Apr 7, 2015

Interviewer: Healthiest nation by 2030. That's coming up next, on The Scope.

Announcer: Medical News and research from University of Utah physicians and specialists you can use for a happier and healthier life. You're listening to The Scope.

Interviewer: The American Public Health Association has announced for this year's National Public Health week, the emphasis is healthiest nation by 2030. We're talking to Dr. Kyle Bradford Jones, family physician at the University of Utah. So Dr. Jones, is that even a realistic goal?

Dr. Jones: You know, it's definitely an ambitious goal and it's the type of thing we should be shooting for. But we do face an uphill battle, it's going to take a lot of work. A number of studies have shown that when you look at developed countries, we're the lowest in infant mortality, obesity, heart disease, and what's called Healthy Life Expectancy at age 60, so the number of healthy years you can expect once you're age 60.

When the Commonwealth Fund did a study of 11 developed nations, we came in 11th. When the World Health Organization did a study, which has become quite famous, a number of years ago, we ranked 37th in the world in terms of our health. So we've got a long ways to go.

Interviewer: Even though, I feel like in the minds of most people, that the U.S. is just so high in ranking according to some of our health stats, I mean people come to the United States for health treatments, but that might not actually be the best idea, from the stats you're telling us. We're not doing a very good job.

Dr. Jones: Well we certainly have the best physicians in the world, and a lot of the best hospitals, and the best innovations. The problem is, that doesn't make it to all of our citizens. And part of the reason we're in this position, is because we're not focusing on the right things. So as a family physician, I can only do so much. So we've found that when you look at an individual's entire health, only about 10% of it is impacted by their health care.

Now obviously that's an important 10%, so over about 50% of what goes in towards a person's health has to do with their environment, and that's kind of the element of public health. Of focusing on those things that go around us both culturally as well as things like pollution, that really are the biggest impactors of our health.

Interviewer: So what are some of the methods and ways that we can actually improve our public health care system to reach that healthiest nation goal by 2030?

Dr. Jones: So there are a number of different avenues to do this. Basically it's going to take participation from everyone. If you look at it from the perspective of the health care system, there has been a lot of talk in the last few years about how do you properly bring together primary care and public health because obviously we have very complementary goals. But we each have different ways of going about those goals. So better working together can make a much bigger impact.

If you look at it from the perspective of as our society, we need some policies that focus a little more on health. So, for example, tackling pollution, tackling some of those things that greater impact us. Encouraging, on a local level, exercise and healthy food. So things like putting in bike lanes on local streets that encourage more exercise by citizens.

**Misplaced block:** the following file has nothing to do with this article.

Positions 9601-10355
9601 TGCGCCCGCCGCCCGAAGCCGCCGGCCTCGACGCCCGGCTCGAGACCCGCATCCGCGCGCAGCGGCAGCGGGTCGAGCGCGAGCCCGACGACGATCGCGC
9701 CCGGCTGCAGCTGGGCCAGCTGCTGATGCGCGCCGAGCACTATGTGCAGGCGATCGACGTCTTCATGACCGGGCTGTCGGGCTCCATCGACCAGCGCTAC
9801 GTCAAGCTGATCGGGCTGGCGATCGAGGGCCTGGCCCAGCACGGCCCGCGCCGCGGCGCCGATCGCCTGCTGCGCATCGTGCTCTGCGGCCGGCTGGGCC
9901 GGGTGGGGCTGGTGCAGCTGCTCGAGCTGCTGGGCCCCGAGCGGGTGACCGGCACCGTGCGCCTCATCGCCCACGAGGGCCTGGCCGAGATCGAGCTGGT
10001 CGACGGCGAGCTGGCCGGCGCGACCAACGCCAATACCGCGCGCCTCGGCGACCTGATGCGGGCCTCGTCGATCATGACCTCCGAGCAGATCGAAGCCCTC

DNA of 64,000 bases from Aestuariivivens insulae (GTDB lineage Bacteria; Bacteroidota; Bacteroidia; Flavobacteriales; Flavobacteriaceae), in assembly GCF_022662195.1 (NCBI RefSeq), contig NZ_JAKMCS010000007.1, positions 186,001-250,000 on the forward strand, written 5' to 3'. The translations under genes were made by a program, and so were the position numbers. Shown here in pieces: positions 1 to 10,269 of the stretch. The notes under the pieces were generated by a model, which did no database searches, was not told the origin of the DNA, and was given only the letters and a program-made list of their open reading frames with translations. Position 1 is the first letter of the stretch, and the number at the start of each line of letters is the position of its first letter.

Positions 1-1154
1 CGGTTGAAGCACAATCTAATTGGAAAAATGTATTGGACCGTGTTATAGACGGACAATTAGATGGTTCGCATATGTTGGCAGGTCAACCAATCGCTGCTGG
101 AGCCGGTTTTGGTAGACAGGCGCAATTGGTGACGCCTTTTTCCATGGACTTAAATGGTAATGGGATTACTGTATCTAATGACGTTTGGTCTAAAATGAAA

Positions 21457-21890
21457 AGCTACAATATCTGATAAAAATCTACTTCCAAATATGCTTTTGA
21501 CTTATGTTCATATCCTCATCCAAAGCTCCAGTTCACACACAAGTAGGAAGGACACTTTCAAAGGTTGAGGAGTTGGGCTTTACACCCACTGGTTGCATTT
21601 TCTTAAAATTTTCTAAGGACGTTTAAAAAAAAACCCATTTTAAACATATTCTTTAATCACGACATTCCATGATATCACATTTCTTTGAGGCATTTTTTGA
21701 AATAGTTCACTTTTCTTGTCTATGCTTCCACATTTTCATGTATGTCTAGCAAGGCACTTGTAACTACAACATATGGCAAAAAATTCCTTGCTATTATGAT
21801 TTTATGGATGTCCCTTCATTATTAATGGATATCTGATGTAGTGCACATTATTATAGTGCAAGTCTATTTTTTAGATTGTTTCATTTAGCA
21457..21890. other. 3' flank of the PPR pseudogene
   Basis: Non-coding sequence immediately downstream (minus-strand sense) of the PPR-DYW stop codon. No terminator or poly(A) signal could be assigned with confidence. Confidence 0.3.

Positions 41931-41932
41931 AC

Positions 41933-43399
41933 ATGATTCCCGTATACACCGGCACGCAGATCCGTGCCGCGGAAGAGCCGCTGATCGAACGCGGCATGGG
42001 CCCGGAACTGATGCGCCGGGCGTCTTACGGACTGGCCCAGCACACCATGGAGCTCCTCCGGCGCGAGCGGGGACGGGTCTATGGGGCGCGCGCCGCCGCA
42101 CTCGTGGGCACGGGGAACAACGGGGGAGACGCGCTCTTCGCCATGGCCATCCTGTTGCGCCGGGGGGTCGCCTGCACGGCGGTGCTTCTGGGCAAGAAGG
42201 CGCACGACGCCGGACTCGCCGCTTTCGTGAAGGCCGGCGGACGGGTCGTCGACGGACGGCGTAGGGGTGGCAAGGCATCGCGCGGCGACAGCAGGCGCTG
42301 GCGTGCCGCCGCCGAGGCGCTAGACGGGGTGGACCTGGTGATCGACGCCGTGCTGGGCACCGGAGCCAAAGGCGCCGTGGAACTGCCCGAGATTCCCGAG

When you look at it from a business standpoint, a lot of employers are offering wellness plans which encourages better eating, better exercise, encourages people to take better care of themselves. Which leads us to individuals.

What can we do personally, and basically it's all the things that our mothers taught us. Eat your vegetables, have a healthy diet, get your exercise, get as much activity as you can, drink lots of water, avoid junk food. And even things like avoiding distracted driving. So don't text while driving, don't use your phone at all while driving; don't eat. All those things will take us away from that.

So if we're following some of these goals, if we're working towards becoming the healthiest nation by 2030, we're going to have to go about it by many different avenues.

Interviewer: This sounds like a lot of work, but if it's a lot of individual work coming together, like a team.

Dr. Jones: Exactly.

Interviewer: From what you've described so far about the methods and the goals to get there, it seems pretty simple. It seems like we're actually, supposedly, in that state right now but we've been kind of stuck. Why do you think that is?

Dr. Jones: That's true. The answers seem relatively simple, but there's so many cultural changes that we are kind of behind on in addressing some of these health issues. You know, as we know, politically it's hard to get anything done, whether it's logical or not. Individually it's hard to change our behaviors. So it's important for us to try to and work towards that but it's not an easy thing.

Interviewer: So what are some of the things then that we can take away, or we can learn from some of the other developed countries that are actually in higher ranking than we are in relations to public health.

Dr. Jones: It's a great question and something we should be focusing more on. A lot of it has to do with more emphasis by the society and culture on public health, and like we mentioned, more than half of our health has to do with our environment.

A lot of this is cultural. With cultural things in America, we follow a lot of fast food, we do things like that. Whereas in many other countries, they focus a little bit more on eating at home, cooking their food which is obviously a lot healthier. So those are different things we can move towards, here, to help us be healthier.

Interviewer: So do you think this is realistic? Realistically talking, by 2030?

Dr. Jones: Maybe. Like I said, it's going to take a lot of work, but it's an appropriate goal. It's what we should be shooting for.

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